On this week's edition of "Resource Central," Joe Reinecker interviews Mercy Hospital physical therapist Bob Meredith. The two discuss appropriate exercise and physical therapy for individuals with disabilities.
A trip to Mayo clinic...
30 HOME MADE DINNERS/FREEZER & FLAT SCREEN TV GIVEAWAY
Submitted by Beverly Read.
What do home made frozen dinners, a freezer and an Ultra HD flat screen give away have to do with getting a young mom to the Mayo Clinic? Christina VanMeerbeck –Weldon, a graduate of Jayhawk-Linn High School and resident of Pleasanton, Kansas is literally fighting for her life. Thirty-three year-old Christina, mother of three young daughters and wife of her high school sweetheart Corey, was diagnosed with non-alcoholic Cirrhosis of the liver in May of 2015 after years of undiagnosed illness. Last May, she was sent by life flight to KU Medical Center where she fell into a coma with a variceal bleed. She managed to survive that episode but her health has continued to decline. Because of the liver not functioning properly, she also suffers from Hepatic Encephalopathy that occurs when ammonia builds up in the body causing confusion, and can lead to possible coma and death.
Christina’s doctor has said he cannot place her on the donor list because of her significant medical conditions. He recommended placing her on Hospice and has decided that he can do nothing further for her. Christina wishes to continue to be here for her family. Without major intervention, that hope cannot become a reality.
Christina’s Primary Care Doctor decided her case might benefit from a second opinion and he submitted her records to the Transplant Team at Mayo Clinic in Rochester, Minnesota. Last week, Christina received notification from Mayo Clinic accepting her as a patient and said they would work with her doctors here upon her return home! They set a date in mid June for her to come for further examination and testing. Mayo clinic has given her hope for a second chance at life. She wants to see her daughter’s complete school, get married and she wants to become a grandmother some day. That has renewed her hope.
To make this effort a reality, a 30 30 Family Dinners in a Freezer and Flat Screen TV Giveaway Fundraiser will run until June 5th. For a $5 ticket you could receive a 6.9 cu. ft. freezer that is full of 30 home cooked frozen meals serving 6, whipped up by some of Linn & Bourbon County’s finest cooks. $20 would purchase 5 tickets. An additional big item will be given for second place which is a Sharp 43” Ultra HD LED Smart 4K Flat Screen TV valued at $550.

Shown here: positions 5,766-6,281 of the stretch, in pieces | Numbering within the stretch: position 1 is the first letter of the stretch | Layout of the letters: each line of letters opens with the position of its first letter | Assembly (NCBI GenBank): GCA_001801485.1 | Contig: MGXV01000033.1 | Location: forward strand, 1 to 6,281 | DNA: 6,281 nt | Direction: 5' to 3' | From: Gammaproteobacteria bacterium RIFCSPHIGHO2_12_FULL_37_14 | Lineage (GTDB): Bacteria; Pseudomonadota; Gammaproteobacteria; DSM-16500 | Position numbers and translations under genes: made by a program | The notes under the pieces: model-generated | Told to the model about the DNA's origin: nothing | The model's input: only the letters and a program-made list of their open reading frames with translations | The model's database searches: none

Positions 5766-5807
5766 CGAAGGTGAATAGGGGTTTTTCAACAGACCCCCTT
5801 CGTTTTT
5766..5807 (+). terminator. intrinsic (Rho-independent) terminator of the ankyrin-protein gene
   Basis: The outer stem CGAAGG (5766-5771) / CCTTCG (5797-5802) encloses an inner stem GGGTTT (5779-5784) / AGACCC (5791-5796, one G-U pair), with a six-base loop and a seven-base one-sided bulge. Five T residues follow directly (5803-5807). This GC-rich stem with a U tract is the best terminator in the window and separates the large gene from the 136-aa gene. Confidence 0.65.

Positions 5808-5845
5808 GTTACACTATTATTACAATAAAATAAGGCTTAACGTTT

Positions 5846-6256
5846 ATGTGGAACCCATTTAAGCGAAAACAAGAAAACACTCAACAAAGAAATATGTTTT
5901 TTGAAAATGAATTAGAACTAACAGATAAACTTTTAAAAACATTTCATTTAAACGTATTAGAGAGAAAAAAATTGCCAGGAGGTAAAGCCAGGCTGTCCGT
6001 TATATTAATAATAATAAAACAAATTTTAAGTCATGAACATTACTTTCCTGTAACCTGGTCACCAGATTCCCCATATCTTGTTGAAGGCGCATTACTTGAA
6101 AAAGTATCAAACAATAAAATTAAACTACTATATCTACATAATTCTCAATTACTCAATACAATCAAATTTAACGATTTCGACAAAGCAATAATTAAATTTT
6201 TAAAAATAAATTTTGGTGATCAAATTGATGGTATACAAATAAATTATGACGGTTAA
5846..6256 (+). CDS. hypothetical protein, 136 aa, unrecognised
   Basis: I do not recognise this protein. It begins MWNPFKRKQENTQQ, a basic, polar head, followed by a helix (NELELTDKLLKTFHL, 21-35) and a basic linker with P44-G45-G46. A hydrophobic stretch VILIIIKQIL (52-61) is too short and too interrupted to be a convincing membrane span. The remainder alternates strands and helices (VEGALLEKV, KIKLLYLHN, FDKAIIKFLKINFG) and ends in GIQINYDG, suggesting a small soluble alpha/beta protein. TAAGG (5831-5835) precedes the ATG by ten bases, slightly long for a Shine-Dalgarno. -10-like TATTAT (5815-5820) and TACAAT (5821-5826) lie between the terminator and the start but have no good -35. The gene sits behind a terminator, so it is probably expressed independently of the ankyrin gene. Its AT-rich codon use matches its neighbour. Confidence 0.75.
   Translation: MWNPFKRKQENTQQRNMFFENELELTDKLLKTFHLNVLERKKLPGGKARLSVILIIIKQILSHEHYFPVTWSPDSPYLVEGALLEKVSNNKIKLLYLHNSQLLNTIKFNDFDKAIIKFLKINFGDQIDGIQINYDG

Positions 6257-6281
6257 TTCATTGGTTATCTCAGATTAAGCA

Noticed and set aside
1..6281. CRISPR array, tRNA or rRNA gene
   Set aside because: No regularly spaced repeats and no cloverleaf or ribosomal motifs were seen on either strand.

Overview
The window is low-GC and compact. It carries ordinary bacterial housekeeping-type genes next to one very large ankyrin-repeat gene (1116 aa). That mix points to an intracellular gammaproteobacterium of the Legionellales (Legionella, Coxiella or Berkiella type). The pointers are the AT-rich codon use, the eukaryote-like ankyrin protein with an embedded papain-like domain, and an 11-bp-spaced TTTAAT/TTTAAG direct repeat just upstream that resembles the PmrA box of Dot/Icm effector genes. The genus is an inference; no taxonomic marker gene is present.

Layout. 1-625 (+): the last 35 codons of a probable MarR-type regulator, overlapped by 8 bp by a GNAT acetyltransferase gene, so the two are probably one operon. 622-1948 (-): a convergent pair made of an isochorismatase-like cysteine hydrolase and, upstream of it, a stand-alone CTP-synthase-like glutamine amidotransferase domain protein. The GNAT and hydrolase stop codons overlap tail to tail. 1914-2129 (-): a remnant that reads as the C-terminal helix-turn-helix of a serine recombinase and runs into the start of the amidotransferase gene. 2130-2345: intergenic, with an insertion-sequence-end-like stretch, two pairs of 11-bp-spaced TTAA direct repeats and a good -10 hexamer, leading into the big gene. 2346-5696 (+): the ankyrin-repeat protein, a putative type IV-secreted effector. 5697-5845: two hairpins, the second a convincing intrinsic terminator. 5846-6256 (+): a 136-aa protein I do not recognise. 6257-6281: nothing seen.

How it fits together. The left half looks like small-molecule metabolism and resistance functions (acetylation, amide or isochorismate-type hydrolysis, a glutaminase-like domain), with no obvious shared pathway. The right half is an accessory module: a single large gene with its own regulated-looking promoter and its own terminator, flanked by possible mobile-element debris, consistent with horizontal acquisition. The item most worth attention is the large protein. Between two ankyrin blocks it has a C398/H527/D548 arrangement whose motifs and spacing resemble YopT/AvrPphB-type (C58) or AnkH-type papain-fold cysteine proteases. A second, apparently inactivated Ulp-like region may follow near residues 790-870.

All funds will be so appreciated and will be used to provide transportation, lodging, food and copays while at Mayo Clinic. The fundraiser is sponsored by SKIL Resource Center a 501 (c) (3) non profit organization.
Meals/Freezer and TV recipients are responsible for picking up items in Mound City, Kansas upon notification.
On this week's edition of "Resource Central," Joe Reinecker interviews Rick Macias from the Chanute SKIL office on the recent ADAPT rally in Washington, D.C. At the rally, ADAPT supporters were trying to advocate a bill that would keep more disabled people out of nursing homes.
Interview by Joe Reinecker
Transcription by Andy Rausch
On this week’s edition of “Resource Central,” Joe Reinecker talks to SKIL President/CEO Shari Coatney about SKIL’s new motto, “People Matter.” Because the phone connection was poor, the interview is being posted here in transcribed form rather than with audio.
JOE REINECKER: Welcome to today’s edition of “Resource Central.” Today’s guest is President and CEO of SKIL, Shari Coatney. Shari, welcome to “Resource Central.”
SHARI COATNEY: Thank you. I am so happy to be here.
JOE REINECKER: We’re happy to have you here. I hear that SKIL has a new motto. Could you talk about that?